Central Saint Martins

BA Fashion Womenswear, BA Fashion Menswear, BA Fashion Design with Marketing, BA Fashion Knitwear, BA Fashion Print, BA Fashion Communication and BA Architecture. 

The White Project, BA Fashion
The White Project is the longest standing project on BA Fashion at Central Saint Martins. It runs in the Autumn term of the first year and asks design students from the five pathways Womenswear, Menswear, Fashion Design with Marketing, Fashion Knitwear and Fashion Print to create their first garment using only calico or white felt. They are given a choice of themes to interpret. The project culminates in The White Show - a fashion show for staff and students of BA Fashion organised by BA Fashion communication staged in the last week of term before Christmas. 2016’s concept was White Thursday as the show fell the day before landmark Christmas shopping event, Black Friday. The show was supported by L’Oréal Professionnel.

WHITE SHOW 2016, « White Thursday » PRESS RELEASE

Since becoming a major social and economic event, Black Friday has been the epicenter of 7 deaths and 98 injuries in total, showcasing scenes of extreme violence and ignorance. Thousands of people flock like sheep to the shops on the first Friday of November with one aim in mind; find a bargain, and do whatever it takes to own it. It is an event that glorifies consumerism in its highest form where customers leave all dignity and morality at the door in pursuit of the gratification that comes with being a part of this circus, this grotesque play that promises fulfillment of participating in this bargain-hunting group. The irony within this is that whilst they run like herds, there is no unity – in fact it’s quite the opposite.

This year’s White Show is a reinterpretation of the anarchy and ridiculousness that Black Friday brings. Moreover, the students from Central Saint Martins are looking for a solution to bring back on stage, as a global and artistic performance, the notions of individuality, creation and uniqueness. On the 8th of December 2016, Central Saint Martins presents the annual show where design students showcase one outfit each, created solely in white. From the catwalk to the actual garments, through the juxtaposition of fashion and art performance, live music band bringing life and intimacy to the whole contradictive theme, this year’s show symbolizes a place of extreme emotions and actions that could lead to something either extraordinary or terrifying.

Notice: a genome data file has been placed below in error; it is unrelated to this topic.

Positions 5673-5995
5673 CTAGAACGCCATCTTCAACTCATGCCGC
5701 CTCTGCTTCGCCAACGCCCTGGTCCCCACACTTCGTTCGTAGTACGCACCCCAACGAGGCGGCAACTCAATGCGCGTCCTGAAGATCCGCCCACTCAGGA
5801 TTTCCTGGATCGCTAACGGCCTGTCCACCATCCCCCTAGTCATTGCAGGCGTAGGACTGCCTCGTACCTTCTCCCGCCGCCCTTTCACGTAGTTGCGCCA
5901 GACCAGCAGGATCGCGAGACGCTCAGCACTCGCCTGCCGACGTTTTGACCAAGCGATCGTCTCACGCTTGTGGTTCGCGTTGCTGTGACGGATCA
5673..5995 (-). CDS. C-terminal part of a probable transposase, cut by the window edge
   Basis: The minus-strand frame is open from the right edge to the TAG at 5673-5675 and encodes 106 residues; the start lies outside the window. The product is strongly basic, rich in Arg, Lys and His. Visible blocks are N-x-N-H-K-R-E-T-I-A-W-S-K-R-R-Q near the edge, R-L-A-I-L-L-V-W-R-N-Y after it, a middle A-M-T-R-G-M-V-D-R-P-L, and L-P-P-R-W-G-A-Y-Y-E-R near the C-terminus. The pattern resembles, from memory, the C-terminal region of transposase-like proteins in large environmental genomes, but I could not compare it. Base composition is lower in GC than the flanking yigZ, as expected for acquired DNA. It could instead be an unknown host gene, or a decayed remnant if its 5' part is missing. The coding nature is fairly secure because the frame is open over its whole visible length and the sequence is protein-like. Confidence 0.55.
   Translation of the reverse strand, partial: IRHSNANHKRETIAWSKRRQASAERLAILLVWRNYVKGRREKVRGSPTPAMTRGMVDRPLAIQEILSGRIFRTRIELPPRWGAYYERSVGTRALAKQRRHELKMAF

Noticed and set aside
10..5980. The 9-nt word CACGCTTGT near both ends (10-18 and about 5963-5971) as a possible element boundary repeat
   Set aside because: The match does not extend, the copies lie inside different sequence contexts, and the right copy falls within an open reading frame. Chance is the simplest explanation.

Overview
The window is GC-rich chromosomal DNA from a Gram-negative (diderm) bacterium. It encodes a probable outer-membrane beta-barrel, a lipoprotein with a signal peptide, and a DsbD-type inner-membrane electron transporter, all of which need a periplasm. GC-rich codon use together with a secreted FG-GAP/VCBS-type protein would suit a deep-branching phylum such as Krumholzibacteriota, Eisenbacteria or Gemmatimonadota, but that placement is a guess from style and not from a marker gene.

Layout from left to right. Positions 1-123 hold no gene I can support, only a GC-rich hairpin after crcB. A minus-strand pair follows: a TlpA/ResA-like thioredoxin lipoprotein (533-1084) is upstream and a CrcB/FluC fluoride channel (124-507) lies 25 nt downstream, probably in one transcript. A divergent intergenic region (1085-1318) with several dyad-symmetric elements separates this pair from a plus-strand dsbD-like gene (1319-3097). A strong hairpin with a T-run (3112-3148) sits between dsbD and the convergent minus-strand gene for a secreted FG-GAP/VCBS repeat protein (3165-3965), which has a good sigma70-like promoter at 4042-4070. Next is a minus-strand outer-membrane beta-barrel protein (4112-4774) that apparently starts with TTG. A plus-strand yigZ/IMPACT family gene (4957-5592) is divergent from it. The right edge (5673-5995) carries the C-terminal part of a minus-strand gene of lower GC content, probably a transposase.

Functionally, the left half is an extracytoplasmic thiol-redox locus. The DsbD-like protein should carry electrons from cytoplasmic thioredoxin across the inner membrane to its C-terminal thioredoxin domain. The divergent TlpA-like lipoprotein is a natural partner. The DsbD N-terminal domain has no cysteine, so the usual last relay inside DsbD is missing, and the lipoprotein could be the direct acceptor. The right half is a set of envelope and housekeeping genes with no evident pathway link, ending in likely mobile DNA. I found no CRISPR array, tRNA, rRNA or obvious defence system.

The White Show itself deals with the theme of Black Friday, its criticism and the idea of radical and emotionless consumerism. The second and third floors will be the centre of the focus - creating an unrestricted access and viewing platform for the audience with viewpoints all over the building. The lighting, placed on the side of each bridge, will play a crucial role in the setting and its theatrical dimension. The two symmetrical routes, starting from each edge of the two floors, see the models pass each other at the same time on the middle bridge to signify a sense of unity and coming together; a stark contrast to the initial performance which sees consumerism rear its ugly head in the most violent of ways. The White Show itself acts as a constant reminder of the shallow emptiness behind mindless capitalism and the importance of individuality

White Thursday Invitation, The White Project 2016

BA Fashion staff are invited each year with a formal invite designed by the BA Fashion Communication students.

White Thursday Running Order

140 designs were showcased from the 5 design pathways: BA Fashion Womenswear, Menswear, Fashion Design with Marketing, Knitwear and Print.

White Thursday Designs
Prior to the show each garment was photographed. The following is a selection of those images.


Credits: Story

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Fashion: BA Fashion Womenswear, Menswear, Fashion Design with Marketing, Knitwear and Print, Central Saint Martins

Photography and Production: BA Fashion Communication, Central Saint Martins

Credits: All media
The story featured may in some cases have been created by an independent third party and may not always represent the views of the institutions, listed below, who have supplied the content.
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